Simply put, the lighter the better. I guess that makes it a personal preference.
I tend towards rods that are lightweight for their line weights so in the same token seek lightweight reels to work with them as a tuned unit. When you get both to work in harmony they are forgotten and become an extension of your arm.
On the topic of balance, I was told some of the old Pflueger reels had a compartment in which you could put splitshot to help balance the rig. If that is true I liken it to taping coins to a record player tone arm to make the music sound better. Just as adding weight to the tone arm was hard on the stylis and record grooves I imagine swinging extra weight around over thousands upon thousands of cast might just take a toll on elbows and shoulders.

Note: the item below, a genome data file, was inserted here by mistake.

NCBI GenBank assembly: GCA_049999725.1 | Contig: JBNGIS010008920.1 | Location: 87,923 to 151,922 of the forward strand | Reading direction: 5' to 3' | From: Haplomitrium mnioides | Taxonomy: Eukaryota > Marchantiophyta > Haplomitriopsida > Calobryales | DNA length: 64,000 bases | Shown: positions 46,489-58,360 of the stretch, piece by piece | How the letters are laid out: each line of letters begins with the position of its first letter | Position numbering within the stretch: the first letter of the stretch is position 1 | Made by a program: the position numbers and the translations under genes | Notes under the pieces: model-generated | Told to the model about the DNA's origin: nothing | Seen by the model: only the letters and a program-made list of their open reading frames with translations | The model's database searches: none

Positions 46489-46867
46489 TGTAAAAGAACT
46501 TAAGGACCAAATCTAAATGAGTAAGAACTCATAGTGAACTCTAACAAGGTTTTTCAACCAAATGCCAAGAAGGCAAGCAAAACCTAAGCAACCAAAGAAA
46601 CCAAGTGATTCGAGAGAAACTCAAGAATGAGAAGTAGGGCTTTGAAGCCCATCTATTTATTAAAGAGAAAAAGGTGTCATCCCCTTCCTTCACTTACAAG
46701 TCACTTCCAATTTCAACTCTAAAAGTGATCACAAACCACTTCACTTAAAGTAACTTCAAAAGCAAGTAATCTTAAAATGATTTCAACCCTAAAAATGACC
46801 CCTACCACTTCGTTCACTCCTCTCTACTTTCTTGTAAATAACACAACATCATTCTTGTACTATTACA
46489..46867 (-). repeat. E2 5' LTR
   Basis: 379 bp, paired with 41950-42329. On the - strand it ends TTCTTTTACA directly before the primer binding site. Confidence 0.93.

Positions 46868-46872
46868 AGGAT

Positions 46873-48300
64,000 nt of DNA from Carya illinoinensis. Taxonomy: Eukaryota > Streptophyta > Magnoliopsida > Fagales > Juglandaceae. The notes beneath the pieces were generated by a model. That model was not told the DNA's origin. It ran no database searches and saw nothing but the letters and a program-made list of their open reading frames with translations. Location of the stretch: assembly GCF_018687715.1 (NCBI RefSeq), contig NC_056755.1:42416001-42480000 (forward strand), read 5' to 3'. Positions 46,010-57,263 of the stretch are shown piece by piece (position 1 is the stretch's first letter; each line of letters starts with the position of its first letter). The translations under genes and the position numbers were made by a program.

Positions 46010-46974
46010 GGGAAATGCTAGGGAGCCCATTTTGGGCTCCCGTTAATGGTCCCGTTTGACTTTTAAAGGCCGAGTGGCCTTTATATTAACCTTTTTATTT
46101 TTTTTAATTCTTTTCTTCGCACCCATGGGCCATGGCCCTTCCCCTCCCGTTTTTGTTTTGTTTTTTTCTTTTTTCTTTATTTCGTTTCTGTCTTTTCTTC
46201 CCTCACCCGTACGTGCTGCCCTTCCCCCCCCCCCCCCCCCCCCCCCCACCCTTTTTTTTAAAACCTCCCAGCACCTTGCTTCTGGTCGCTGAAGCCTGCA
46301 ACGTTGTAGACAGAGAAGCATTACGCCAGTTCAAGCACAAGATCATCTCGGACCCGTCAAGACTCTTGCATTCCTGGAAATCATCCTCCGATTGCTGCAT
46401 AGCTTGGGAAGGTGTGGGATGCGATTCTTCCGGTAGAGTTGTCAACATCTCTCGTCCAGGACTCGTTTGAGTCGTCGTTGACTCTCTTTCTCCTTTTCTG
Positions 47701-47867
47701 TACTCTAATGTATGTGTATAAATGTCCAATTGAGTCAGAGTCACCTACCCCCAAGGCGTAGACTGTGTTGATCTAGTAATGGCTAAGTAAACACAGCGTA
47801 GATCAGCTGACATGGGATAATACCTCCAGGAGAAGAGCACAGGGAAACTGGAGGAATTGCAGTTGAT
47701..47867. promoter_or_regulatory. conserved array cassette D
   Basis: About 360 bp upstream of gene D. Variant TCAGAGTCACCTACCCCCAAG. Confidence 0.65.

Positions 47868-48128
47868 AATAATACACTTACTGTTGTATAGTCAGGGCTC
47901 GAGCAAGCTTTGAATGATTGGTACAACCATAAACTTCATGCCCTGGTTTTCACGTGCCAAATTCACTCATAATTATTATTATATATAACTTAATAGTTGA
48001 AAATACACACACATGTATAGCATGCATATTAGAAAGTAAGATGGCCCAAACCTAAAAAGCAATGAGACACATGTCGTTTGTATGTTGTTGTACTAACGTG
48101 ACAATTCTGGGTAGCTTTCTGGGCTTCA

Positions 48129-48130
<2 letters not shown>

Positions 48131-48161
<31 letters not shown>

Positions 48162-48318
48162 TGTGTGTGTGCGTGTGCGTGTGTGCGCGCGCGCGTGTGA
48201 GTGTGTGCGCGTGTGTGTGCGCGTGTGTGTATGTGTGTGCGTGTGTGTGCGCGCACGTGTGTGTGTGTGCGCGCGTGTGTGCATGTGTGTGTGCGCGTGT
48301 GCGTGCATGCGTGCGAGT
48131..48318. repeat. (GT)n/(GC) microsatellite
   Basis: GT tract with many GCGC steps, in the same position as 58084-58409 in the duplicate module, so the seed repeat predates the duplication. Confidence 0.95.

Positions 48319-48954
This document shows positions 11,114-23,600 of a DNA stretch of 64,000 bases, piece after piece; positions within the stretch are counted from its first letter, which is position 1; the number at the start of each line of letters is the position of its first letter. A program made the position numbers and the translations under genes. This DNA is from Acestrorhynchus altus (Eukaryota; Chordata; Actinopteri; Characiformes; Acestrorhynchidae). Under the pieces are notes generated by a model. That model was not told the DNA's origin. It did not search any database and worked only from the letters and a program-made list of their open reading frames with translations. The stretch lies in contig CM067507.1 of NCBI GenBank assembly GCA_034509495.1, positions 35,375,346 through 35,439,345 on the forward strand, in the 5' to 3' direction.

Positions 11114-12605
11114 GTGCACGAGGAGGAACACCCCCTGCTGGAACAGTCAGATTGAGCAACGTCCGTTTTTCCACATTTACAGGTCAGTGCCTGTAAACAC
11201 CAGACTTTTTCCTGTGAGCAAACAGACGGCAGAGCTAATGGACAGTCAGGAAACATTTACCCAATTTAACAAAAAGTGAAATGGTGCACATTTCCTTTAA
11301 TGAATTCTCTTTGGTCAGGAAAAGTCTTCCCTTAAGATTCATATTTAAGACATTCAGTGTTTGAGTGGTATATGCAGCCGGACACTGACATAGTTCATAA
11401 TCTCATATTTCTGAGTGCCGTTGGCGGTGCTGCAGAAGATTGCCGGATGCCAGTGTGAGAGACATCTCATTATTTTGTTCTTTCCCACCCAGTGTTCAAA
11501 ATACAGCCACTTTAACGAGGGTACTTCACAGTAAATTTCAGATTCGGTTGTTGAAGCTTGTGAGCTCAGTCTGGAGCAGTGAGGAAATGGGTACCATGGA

Even if someone says casting heavy rigs builds character and muscles I'll say that the lighter the more pleasant the experience.
Consider that even going back to the 1930's weight was considered a challenge to be tackled which caused Winston to come up with a device that allowed them to make hollow-fluted bamboo rods to reduce weight.
Photo from Tom Morgan Rodsmiths.